It is worth noting that Metroline initially lost this case, but after careful inspection by the EAT, they concluded that when an employee is falsifying their sickness absence, it is a severe implication and permits for a dismissal to take place with immediate effect.

The impact sickness absence can have on an organisation:

Direct costs that are payable to or for the employee and range from multiple factors involving company sick pay, topping up statutory sick pay (SSP), long-term or extended sick pay, occupational health assessments, counselling sessions, private mental health insurance and any reasonable direct adjustments.

Secondary costs are paid for by all employees. For example, if individual staff members are taking advantage, the waiting lists for resources like an employee assistance program may be increased, access to private medical insurance might be restricted or the company’s permanent health insurance annual premium can be affected.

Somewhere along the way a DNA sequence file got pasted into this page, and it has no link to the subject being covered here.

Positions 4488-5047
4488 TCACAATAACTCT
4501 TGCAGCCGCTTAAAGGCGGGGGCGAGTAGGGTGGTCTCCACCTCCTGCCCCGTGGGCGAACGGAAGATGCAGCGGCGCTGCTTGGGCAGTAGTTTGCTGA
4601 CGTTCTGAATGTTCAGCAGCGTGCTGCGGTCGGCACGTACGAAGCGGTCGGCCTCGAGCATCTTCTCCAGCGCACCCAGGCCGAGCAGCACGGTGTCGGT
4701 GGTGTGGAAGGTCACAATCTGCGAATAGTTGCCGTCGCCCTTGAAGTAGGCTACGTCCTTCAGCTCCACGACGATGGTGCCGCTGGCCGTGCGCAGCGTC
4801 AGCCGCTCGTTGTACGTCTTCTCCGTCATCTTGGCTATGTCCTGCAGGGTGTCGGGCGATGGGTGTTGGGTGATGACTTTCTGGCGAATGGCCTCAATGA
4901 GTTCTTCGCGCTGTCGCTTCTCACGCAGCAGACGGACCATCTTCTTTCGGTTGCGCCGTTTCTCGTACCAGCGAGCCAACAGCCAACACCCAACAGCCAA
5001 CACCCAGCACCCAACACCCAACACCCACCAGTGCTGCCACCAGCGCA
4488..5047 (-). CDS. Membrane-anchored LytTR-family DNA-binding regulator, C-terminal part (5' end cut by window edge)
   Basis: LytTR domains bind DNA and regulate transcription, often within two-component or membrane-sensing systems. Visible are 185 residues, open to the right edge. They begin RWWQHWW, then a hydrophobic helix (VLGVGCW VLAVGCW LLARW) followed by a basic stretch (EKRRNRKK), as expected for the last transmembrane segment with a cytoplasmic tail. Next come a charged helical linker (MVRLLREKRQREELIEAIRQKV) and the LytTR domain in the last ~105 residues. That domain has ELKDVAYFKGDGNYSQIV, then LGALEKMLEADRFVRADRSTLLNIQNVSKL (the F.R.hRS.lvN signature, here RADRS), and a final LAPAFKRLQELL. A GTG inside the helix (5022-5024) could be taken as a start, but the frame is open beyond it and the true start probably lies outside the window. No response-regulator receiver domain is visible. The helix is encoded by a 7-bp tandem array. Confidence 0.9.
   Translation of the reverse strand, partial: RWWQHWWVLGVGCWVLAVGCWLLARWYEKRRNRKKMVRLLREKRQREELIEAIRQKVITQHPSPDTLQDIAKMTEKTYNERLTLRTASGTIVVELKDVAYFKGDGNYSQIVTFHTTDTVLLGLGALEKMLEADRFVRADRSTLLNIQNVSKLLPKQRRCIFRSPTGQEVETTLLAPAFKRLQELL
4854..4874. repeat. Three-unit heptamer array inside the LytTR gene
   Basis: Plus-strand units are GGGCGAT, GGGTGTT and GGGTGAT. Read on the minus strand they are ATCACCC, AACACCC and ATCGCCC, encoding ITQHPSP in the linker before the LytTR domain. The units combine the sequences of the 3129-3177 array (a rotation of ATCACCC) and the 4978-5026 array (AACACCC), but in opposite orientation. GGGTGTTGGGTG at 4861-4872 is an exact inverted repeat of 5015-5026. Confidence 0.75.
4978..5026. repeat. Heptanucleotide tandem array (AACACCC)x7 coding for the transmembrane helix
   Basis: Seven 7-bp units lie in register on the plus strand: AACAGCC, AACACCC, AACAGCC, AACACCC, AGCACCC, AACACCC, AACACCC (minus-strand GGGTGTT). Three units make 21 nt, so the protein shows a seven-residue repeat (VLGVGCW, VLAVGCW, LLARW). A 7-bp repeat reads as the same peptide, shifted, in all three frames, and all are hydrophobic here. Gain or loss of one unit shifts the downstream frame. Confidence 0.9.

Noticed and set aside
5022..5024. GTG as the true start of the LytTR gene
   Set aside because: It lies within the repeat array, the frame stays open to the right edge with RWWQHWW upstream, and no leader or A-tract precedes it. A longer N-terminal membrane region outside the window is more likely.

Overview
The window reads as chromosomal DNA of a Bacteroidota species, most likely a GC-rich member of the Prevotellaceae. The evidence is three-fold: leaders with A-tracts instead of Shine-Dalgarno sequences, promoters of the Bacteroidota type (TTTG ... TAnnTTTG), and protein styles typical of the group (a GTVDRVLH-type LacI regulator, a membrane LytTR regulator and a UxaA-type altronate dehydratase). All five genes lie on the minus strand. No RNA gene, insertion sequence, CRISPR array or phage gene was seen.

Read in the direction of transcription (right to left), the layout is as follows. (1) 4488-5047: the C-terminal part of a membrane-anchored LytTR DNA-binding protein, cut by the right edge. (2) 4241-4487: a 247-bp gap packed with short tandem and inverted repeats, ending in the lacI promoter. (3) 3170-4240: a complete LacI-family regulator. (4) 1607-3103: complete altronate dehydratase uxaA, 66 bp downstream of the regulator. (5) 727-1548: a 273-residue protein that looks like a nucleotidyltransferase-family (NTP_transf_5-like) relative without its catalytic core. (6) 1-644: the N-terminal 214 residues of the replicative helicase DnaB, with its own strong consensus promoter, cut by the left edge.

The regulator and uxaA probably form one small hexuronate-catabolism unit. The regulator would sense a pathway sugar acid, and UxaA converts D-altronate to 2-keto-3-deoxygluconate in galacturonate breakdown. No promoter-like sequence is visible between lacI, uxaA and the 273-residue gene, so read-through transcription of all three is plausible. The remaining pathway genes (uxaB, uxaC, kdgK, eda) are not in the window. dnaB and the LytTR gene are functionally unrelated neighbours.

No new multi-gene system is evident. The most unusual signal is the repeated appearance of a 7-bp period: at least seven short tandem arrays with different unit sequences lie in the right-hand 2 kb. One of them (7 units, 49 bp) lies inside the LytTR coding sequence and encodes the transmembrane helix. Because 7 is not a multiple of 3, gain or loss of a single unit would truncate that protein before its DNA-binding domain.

The business will have to consider the domino effect of resource costs which involve paying overtime to cover the malingerer’s reduced hours or a phased return to work. Additionally, the firm may have to pay for a contractor to cover the employee’s sickness absence which is on average, 1.5 x more expensive than the base salary of the original employee. There’s also the potential for lost revenue if the employee works in a department related to sales or marketing.

A non-tangible impact on the organisation is the cost to the team. If no temporary employee or reasonable adjustments are made to the absent employee’s workload, it can have a severe knock-on effect for the person(s) trying to balance an unimaginable amount of work.

Internally, if an employee is suspected of malingering and HR are yet to take action, it can undermine the authority of HR and the company’s sickness policies and procedures. Externally, it will mean deadlines for multiple clients may have to be delayed, having an overarching impact upon the relationship and reputation of the business.

How might you suspect malingering?